The economics of LivingSocial/Whole Foods-like deals

As expected, today’s LivingSocial offer of $20 Whole Foods gift card vouchers sold out at 1 million vouchers sold.

This is a great marketing move that created buzz around the Internet, for a while was the top term on U.S. Google trends, generated news stories by Reuters, The Washington Post, Mashable and others. They even got your resident daily deals curmudgeon to say nice things about the deal.

But many people fail to understand the economics behind such deals. If the deal is structured like other such deals, it’s a customer acquisition tool. As a grocery store (even a high-priced one often referred to as Whole Paycheck) Whole Foods doesn’t have the margins for deep discounts. It’s operating margin is 5.5%. A more mainstream chain like Kroger has operating margins of 2.7%.

LivingSocial is likely spending $20 for each $10 paid by consumers. In a best case scenario, they were able to negotiate a bulk purchase discount and get the gift certificates for $18 or $19 each. That’s a net loss of $8-$10 per customer. (LivingSocial spokesman Andrew Weinstein declined to discuss the deal terms.)

This loss is increased by:

  • Customers who are already LivingSocial customers. If you’re already a customer, there’s no reason for you not to buy one. It’s essentially free money! Every existing customer who buys one should be subtracted from the total customers when you’re calculating customer acquisition costs. The Amazon gift certificate promotion was more cost effective — there was a smaller base of users who were already LivingSocial customers.
  • Customers who get free vouchers under LivingSocial’s 3 and free program. If you get 3 of your friends to buy, yours is free. Given how much tweeting and Facebook activity was going on, I estimate that 5-15% were given out for free.
  • Customers who fraudulently purchase multiple vouchers. (Groupon and LivingSocial merchants face this all the time. Customers will set up multiple accounts to exceed stated limits.)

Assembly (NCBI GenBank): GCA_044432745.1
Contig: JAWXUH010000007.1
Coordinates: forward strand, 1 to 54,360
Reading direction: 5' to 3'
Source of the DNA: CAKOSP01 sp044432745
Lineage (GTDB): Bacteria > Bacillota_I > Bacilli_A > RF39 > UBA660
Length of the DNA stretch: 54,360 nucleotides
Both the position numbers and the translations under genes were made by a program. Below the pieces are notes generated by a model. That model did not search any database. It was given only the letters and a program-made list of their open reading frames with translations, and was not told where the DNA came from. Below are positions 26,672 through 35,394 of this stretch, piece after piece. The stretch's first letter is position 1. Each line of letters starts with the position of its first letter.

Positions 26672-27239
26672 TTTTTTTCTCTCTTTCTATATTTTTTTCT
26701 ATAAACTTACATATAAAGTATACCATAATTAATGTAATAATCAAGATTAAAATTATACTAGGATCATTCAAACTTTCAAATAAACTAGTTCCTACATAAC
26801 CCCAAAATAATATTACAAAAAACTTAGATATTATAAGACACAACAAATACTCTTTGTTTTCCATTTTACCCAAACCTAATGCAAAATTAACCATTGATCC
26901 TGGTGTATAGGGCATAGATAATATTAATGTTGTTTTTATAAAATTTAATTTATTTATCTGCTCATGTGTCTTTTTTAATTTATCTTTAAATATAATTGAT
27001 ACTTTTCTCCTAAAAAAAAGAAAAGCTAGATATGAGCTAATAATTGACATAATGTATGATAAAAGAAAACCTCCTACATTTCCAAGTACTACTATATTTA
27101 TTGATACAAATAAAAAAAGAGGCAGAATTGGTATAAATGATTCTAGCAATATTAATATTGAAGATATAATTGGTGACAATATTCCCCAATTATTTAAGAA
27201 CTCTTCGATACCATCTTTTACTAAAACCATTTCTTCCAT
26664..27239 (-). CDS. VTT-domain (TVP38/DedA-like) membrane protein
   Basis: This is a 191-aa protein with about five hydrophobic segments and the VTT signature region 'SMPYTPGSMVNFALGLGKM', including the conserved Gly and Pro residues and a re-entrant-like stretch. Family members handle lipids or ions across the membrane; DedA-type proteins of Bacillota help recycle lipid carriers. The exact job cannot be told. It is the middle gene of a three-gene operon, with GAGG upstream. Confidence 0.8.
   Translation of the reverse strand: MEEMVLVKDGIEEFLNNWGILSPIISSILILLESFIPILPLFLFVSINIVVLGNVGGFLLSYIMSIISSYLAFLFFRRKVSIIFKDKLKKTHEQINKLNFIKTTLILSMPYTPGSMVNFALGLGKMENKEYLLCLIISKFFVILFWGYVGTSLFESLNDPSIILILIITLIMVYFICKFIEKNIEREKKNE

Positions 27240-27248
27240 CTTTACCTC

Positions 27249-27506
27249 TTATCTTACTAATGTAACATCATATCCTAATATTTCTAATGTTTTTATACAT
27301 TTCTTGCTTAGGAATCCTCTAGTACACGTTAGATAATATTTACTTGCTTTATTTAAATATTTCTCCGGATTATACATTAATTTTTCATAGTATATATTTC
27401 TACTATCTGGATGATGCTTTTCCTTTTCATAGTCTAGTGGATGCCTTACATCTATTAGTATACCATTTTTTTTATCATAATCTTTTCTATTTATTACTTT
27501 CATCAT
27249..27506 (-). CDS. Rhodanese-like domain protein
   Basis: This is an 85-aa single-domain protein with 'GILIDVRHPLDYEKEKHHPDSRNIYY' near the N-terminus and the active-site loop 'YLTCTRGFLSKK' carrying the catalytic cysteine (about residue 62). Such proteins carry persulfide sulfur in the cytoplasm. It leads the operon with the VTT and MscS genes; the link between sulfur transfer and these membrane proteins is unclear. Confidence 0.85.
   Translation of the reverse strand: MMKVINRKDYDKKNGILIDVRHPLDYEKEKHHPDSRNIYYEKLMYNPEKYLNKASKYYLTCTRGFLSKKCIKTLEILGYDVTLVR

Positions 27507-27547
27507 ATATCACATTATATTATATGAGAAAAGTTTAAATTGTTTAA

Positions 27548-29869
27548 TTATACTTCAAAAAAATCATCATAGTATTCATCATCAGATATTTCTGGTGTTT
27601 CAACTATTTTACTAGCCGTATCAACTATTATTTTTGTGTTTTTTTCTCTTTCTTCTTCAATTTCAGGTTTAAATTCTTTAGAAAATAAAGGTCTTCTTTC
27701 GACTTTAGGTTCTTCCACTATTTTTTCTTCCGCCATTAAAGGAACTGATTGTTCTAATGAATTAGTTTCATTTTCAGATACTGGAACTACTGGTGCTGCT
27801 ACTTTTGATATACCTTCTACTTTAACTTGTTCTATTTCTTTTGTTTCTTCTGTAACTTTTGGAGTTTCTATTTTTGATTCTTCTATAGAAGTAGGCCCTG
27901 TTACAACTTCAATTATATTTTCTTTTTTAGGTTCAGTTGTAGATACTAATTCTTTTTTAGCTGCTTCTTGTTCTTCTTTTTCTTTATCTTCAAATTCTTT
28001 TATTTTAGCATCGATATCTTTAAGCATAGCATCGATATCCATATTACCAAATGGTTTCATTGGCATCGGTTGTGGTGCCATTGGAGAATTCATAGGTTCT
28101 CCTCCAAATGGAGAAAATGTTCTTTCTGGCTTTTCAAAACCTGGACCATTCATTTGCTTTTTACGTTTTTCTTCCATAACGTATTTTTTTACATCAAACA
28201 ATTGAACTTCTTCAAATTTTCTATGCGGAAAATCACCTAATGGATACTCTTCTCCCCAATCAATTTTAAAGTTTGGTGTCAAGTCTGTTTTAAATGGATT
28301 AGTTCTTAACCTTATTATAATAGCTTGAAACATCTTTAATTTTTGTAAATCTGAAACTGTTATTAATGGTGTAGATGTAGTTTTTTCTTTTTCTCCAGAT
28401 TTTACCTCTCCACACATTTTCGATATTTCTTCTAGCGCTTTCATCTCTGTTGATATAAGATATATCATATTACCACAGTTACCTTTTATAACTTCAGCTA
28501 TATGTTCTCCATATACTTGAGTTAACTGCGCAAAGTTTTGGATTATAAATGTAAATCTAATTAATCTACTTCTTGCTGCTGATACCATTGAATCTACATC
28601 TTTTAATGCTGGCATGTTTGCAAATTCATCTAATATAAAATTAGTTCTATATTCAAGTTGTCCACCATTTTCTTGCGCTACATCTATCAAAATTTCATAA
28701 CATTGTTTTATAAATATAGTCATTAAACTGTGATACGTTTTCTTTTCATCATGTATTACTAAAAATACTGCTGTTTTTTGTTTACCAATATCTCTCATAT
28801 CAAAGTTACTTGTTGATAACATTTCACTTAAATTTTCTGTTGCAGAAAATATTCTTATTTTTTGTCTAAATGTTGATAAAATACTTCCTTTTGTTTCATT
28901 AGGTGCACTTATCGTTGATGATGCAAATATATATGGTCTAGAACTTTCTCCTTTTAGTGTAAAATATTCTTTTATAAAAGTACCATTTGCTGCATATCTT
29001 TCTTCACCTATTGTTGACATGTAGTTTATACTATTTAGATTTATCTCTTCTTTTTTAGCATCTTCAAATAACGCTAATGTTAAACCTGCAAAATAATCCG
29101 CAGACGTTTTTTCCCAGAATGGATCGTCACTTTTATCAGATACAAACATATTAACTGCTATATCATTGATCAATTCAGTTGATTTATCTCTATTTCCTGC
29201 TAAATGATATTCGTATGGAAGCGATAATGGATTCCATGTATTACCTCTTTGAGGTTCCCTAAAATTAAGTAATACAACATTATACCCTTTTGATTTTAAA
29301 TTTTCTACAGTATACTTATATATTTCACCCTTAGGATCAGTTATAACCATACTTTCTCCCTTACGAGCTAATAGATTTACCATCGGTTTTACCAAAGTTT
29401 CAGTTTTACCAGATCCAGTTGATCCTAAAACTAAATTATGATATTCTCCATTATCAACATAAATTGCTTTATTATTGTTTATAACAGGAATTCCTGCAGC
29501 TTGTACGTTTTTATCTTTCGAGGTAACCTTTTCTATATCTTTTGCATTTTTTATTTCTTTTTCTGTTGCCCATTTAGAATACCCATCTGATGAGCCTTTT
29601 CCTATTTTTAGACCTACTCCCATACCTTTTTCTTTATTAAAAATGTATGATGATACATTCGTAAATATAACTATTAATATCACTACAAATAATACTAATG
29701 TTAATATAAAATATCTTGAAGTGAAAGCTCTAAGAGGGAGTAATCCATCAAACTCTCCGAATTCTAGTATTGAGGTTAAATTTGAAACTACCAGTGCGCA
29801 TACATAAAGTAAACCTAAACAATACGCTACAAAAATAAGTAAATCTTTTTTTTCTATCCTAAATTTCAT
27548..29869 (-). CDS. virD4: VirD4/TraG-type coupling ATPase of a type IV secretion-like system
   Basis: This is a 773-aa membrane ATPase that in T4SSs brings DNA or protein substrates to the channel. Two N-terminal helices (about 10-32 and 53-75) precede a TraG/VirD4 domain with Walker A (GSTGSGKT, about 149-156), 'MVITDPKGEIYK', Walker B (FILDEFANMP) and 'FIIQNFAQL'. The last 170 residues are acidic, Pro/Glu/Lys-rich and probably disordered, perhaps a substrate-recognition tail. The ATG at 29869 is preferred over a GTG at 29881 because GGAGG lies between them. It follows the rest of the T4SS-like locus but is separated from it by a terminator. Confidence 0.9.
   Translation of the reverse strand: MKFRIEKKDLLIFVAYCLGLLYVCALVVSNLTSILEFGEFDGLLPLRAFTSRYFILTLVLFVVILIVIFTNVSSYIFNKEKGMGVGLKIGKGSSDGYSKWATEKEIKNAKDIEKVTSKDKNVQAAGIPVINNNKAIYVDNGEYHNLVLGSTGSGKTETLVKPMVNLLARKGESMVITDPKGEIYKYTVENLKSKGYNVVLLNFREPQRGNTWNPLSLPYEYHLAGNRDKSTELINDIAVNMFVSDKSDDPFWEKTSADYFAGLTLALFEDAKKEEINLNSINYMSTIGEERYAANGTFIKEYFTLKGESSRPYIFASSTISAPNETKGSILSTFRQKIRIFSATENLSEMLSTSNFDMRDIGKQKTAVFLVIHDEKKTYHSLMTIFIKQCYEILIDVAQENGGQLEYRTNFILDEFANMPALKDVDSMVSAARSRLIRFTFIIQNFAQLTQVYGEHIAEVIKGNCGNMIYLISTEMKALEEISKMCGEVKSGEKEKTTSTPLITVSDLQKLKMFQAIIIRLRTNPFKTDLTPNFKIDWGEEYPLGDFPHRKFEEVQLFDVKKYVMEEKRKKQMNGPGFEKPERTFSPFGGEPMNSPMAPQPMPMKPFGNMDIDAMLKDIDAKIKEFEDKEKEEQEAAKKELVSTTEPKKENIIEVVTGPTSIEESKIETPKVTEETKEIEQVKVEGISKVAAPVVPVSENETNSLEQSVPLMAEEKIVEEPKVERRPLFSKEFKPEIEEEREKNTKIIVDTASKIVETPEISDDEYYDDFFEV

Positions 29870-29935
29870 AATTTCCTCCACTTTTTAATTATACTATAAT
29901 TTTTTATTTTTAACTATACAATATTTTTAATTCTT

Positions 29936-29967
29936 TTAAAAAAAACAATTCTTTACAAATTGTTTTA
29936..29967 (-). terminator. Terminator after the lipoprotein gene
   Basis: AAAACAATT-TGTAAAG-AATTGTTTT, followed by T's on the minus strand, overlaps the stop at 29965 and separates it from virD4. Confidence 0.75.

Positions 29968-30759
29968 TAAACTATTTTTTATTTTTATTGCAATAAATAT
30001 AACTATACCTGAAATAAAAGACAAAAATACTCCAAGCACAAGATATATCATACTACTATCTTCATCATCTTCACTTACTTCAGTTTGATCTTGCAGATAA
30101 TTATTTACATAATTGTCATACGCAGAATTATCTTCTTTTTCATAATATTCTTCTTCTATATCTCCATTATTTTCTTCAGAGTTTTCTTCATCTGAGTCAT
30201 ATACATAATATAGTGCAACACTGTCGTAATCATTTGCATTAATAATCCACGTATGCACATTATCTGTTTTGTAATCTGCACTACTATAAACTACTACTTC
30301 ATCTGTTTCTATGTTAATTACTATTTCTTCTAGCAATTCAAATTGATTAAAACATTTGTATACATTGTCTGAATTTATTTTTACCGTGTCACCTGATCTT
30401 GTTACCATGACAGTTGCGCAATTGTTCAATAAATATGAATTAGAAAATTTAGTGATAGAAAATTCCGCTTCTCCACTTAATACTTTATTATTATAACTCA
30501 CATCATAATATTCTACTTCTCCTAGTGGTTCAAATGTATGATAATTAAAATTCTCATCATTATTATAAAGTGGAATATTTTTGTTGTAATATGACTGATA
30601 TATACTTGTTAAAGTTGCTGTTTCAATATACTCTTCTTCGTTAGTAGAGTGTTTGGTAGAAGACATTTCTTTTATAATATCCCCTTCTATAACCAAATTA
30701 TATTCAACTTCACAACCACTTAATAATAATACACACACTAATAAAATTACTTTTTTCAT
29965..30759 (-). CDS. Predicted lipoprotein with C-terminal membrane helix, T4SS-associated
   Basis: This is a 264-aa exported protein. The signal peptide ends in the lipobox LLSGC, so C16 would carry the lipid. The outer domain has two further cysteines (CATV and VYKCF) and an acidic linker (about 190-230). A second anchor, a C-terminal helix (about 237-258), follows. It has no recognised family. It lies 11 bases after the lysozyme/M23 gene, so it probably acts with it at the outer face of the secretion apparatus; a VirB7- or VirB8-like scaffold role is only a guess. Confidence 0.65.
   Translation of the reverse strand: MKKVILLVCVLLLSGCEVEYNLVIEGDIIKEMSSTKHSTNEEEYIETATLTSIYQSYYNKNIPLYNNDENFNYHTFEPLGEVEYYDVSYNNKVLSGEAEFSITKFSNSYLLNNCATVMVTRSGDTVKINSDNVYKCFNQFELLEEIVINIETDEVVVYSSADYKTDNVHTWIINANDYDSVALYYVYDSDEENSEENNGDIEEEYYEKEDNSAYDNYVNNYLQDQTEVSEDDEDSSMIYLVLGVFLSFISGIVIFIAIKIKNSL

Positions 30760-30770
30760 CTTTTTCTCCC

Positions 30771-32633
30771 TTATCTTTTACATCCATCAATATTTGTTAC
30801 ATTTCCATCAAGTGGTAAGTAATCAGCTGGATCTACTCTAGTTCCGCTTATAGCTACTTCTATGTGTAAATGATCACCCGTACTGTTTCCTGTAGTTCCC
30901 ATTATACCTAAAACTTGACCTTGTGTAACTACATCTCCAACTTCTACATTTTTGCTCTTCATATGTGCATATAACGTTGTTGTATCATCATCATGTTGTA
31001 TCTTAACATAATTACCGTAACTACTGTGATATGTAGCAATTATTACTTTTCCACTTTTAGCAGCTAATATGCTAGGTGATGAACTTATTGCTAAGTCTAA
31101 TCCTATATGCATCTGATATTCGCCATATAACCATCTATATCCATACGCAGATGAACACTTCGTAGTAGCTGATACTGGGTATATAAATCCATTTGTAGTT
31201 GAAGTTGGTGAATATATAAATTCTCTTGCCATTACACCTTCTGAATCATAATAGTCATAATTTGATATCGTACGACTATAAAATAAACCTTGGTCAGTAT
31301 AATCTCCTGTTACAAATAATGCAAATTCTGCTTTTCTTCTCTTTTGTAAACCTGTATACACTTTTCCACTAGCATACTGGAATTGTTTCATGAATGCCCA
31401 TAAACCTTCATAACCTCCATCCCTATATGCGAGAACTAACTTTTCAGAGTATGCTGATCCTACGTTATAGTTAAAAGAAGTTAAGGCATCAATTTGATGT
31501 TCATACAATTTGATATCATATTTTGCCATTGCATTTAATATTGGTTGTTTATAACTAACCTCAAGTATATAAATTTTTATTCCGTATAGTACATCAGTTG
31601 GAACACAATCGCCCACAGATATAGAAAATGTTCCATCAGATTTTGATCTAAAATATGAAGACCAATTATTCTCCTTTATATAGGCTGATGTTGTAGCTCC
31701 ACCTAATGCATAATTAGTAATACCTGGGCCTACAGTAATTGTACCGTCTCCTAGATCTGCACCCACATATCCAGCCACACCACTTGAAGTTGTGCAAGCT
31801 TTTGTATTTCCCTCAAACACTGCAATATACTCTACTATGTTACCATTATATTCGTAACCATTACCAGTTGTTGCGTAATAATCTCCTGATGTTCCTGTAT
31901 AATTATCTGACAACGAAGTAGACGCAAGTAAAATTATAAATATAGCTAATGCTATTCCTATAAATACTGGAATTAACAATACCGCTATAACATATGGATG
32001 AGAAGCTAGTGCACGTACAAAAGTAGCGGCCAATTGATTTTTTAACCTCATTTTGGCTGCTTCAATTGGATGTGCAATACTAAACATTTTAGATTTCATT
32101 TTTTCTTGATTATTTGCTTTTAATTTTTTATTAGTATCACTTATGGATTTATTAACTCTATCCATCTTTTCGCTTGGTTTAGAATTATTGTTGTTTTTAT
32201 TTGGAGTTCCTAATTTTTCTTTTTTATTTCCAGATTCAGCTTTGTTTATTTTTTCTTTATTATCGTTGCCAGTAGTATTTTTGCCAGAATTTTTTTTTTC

This loss is decreased by:

  • The number of vouchers that are unredeemed. From the legalese: “Whole Foods Market code shall not be deemed purchased by the purchaser until claimed • Whole Foods Market codes will be available for purchasers to claim for ninety days following the offer period. If code is not claimed within 90 days following offer period, code will be deemed forfeited, and purchasers will be refunded the full paid value ($10) of the Whole Foods Market code in Deal Bucks to be used on” Effectively, you’re buying a special gift card for LivingSocial that can be turned into a Whole Foods git card. If you don’t convert it, it’s a zero acquisition cost. In that case, you would either not use it or buy another deal on which LivingSocial would have margin.

Running deals like this puts LivingSocial in the same boat as merchants who run LivingSocial deals: customers will come in for the almost-too-good-to-be-true offer, but won’t return for the normal offer. I would buy the Whole Foods deal every single day. I also bought the Amazon and Fandango deals — all of which were likely sold at a loss. But I rarely buy anything else.

Groupon CEO Andrew Mason called out LivingSocial’s tactic of buying revenue in his controversial email to employees:

Living Social’s U.S. local business is about 1/3rd our size in revenue (and smaller in GP [gross profit]) and has shrunk relative to us in the last several months. This, in part, appears to be driving them toward short-sighted tactics to buy revenue, like buying gift certificates from national retailers at full price and then paying out of their own pocket to give the appearance of a 50% off deal. Our marketing team has tested this tactic enough to know that it’s generally a bad idea, and not a profitable form of customer acquisition.

Asked to comment on that, Weinstein responded, “we haven’t commented on Mr. Mason’s memo, except to say that any claims about our financial metrics should be treated with skepticism, as no other companies have access to our internal numbers.”